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May|June 2003
Lights, Camera, Lockdown By Dashka Slater
Taking Liberties By Harry N. Scheiber and Jane L. Scheiber

Taking Liberties

When the American military seized power in Hawaii after Pearl Harbor, government lawyers were forced to choose between the Army and the Constitution.

By Harry N. Scheiber and Jane L. Scheiber

ON DECEMBER 7, 1941, WITH RESCUE WORKERS and firefighters still frantically at work following the Japanese attack on Pearl Harbor, the governor of the Territory of Hawaii and the commanding general of the U.S. Army in the Hawaiian islands jointly imposed martial law. The Army declared that, because of the "danger of invasion," the 43,000 troops stationed there were taking control of the territory's entire civil government and its 465,000 civilians. One-third of the population was of Japanese birth or Japanese-American descent. However, the Army did not seek a presidential order for mass internment as it did on the mainland, where the government removed 110,000 Japanese-Americans from the West Coast out of fear that they might cooperate with the enemy. But it closed all of Hawaii's civilian courts and suspended the writ of habeas corpus. It also imposed military censorship over the press and all mail.

To seize power, the military needed to issue legal orders. On his own initiative, the Army's chief legal officer in Hawaii, Lt. Col. Thomas Green, who would soon be appointed a general, had drafted such orders before the Pearl Harbor attack. But did Green strike the right balance between wartime imperatives and the requirements of the Constitution?

Two lawyers in Washington were responsible for overseeing and defending Green's choices. As assistant secretary of war, John McCloy had to monitor martial law in Hawaii from afar. In this capacity, he zealously promoted the assumed powers of the military regime. A litigator at the Justice Department, Edward Ennis, had to defend Green's actions in court. Unlike McCloy, however, he remained focused on his function as an "officer of the court" and committed to restraining the military as he believed the law required. At a time when the United States has again curtailed civil liberties in the name of war, it is instructive to evaluate how these lawyers responded to the exigencies of their time.

THE MILITARY ASSUMED ABSOLUTE CONTROL OF HAWAII. To justify this action, it relied on the federal statute that turned the islands into a U.S. territory, the Organic Act of 1900. (The islands did not become a state until 1959.) The act provided that the governor "may in case of rebellion or invasion or imminent danger thereof . . . suspend the privilege of the writ of habeas corpus or place the territory or any part thereof under martial law until communication can be had with the President and his decision thereon made known." The Army reopened the territorial courts after a few months but limited them to civil disputes and forbade jury trials, believing that multiracial Hawaiian juries could not be impartial. It restored limited civil government in March 1943.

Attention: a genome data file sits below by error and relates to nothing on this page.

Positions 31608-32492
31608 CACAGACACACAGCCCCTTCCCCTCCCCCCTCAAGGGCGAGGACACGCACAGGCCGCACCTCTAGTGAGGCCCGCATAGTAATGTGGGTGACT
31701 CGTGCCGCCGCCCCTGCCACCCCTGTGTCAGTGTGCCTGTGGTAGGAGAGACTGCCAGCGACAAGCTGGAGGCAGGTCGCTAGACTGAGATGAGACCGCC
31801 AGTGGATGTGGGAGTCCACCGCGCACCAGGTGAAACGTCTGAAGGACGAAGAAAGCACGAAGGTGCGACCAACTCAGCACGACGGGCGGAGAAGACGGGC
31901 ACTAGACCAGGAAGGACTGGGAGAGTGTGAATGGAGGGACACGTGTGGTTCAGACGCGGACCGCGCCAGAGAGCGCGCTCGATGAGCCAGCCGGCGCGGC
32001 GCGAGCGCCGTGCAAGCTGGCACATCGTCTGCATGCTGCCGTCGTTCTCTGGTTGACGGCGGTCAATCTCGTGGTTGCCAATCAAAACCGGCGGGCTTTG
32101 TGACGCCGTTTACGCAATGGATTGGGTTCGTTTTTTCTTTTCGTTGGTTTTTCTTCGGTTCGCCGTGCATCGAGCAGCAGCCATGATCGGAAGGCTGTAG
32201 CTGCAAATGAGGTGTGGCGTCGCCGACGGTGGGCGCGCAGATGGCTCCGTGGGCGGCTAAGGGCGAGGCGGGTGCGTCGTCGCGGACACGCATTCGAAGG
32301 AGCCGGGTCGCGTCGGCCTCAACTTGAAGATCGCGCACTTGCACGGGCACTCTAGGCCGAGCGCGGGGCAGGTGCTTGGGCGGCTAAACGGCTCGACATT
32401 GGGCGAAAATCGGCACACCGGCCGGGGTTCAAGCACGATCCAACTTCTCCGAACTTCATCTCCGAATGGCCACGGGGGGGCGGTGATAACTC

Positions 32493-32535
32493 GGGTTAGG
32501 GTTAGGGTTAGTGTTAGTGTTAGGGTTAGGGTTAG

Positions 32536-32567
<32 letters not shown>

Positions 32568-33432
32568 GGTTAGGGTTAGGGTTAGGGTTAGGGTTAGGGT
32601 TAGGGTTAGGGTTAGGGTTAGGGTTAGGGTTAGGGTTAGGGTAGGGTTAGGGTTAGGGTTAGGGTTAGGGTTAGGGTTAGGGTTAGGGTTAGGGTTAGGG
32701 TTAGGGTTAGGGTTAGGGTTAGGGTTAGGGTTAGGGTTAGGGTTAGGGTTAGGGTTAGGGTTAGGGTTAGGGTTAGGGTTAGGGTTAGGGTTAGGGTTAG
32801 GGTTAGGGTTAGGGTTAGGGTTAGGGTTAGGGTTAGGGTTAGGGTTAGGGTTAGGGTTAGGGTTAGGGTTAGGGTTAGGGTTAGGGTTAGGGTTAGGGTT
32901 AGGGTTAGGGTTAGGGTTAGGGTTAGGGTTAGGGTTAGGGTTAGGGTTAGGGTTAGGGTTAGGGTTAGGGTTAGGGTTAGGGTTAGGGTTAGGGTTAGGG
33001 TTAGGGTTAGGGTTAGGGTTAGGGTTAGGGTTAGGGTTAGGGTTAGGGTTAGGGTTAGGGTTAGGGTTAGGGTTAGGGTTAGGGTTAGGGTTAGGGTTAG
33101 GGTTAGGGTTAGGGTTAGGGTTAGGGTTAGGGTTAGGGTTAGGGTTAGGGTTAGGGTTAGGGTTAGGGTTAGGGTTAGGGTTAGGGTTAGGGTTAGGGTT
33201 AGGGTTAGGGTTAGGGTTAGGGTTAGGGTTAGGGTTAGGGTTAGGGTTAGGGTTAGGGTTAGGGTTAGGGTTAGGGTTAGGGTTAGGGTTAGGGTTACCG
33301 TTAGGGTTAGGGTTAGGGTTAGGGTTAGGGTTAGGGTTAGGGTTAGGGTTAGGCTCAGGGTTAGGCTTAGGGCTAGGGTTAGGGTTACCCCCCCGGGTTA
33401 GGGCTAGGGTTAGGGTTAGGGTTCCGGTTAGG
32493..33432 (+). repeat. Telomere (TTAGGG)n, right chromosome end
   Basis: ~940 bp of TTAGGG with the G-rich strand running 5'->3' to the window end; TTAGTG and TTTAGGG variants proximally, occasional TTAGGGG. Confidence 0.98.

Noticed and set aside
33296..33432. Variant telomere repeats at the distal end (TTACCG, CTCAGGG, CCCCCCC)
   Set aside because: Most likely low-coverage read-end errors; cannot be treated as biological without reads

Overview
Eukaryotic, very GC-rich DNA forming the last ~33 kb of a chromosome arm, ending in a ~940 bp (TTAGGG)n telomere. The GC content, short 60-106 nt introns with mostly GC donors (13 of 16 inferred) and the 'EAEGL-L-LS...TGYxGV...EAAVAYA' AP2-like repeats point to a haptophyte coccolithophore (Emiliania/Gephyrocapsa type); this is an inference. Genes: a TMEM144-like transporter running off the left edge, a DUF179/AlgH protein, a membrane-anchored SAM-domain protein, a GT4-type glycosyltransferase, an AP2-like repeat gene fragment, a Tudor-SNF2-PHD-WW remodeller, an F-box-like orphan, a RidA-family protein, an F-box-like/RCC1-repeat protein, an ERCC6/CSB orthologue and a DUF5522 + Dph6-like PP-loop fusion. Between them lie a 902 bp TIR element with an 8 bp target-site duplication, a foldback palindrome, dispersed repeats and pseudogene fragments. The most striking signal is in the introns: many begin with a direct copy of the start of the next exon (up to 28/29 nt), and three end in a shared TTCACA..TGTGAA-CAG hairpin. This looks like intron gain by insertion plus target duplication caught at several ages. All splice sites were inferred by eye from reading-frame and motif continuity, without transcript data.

While Green was quickly organizing the Army regime following the Pearl Harbor attack, the FBI and the military picked up several hundred alien residents and foreign-born citizens who had been identified as possible security risks. These people were initially placed in military custody in primitive camp facilities on Sand Island, a small island near Pearl Harbor, following hastily convened hearings under Army supervision. At the hearings, the detainees were not informed of the specific charges against them. They also had no right to examine the evidence against them and had limited access to legal counsel. By the time the war ended in 1945, some 10,000 persons had been subjected to security investigations or loyalty hearings in Hawaii. Of that number, 1,569—1,466 of Japanese descent—were interned.

The Army also imposed blackout and curfew regulations in all civilian areas, and it kept these regulations in effect for more than three years. Particularly onerous to the population was the Army's detailed control of labor relations. The Army made criminal offenses of job switching and unauthorized absenteeism from work, with violators tried in military provost courts. These courts considered cases ranging from the most serious criminal cases to dog-leash violations. They conducted some 50,000 trials of civilians throughout the islands during the war, with a 99 percent conviction rate in the 22,000 cases on the island of Oahu in 1942 and 1943. The average trial lasted five minutes, and legal counsel was seldom at hand once it became common knowledge that the presence of a defense lawyer would ensure a harsh sentence. In response to every inquiry from Washington, however, the Army command in Hawaii insisted that the provost courts were acting fairly and with a rough kind of due process. When asked by some local lawyers to seek the U.S. attorney general's approval for the Army's procedures, Green refused, reportedly declaring, "A commanding general is always right."

The record of military rule in wartime Hawaii is without precedent in American history. It far exceeded in duration a similar exercise of authority over civilians during the Civil War, when President Lincoln declared martial law in sections of the North for brief periods. It also differed from the internment of Japanese-Americans because it involved a complete suspension of constitutional liberties for an entire civilian population. There is abundant evidence that civilians from all ethnic groups were subjected to arbitrary and humiliating treatment. "While fighting for democracy on a dozen fronts," the Interior Department solicitor wrote in December 1942, "we have dictatorship, quite needlessly—almost by accident, in one vital part of the United States of America." That sentiment was echoed in a confidential 1946 investigation of Hawaii's wartime military courts, in which a Justice Department counsel concluded without qualification: "It's a very, very nasty unpleasant picture, and you just cannot justify it in any way."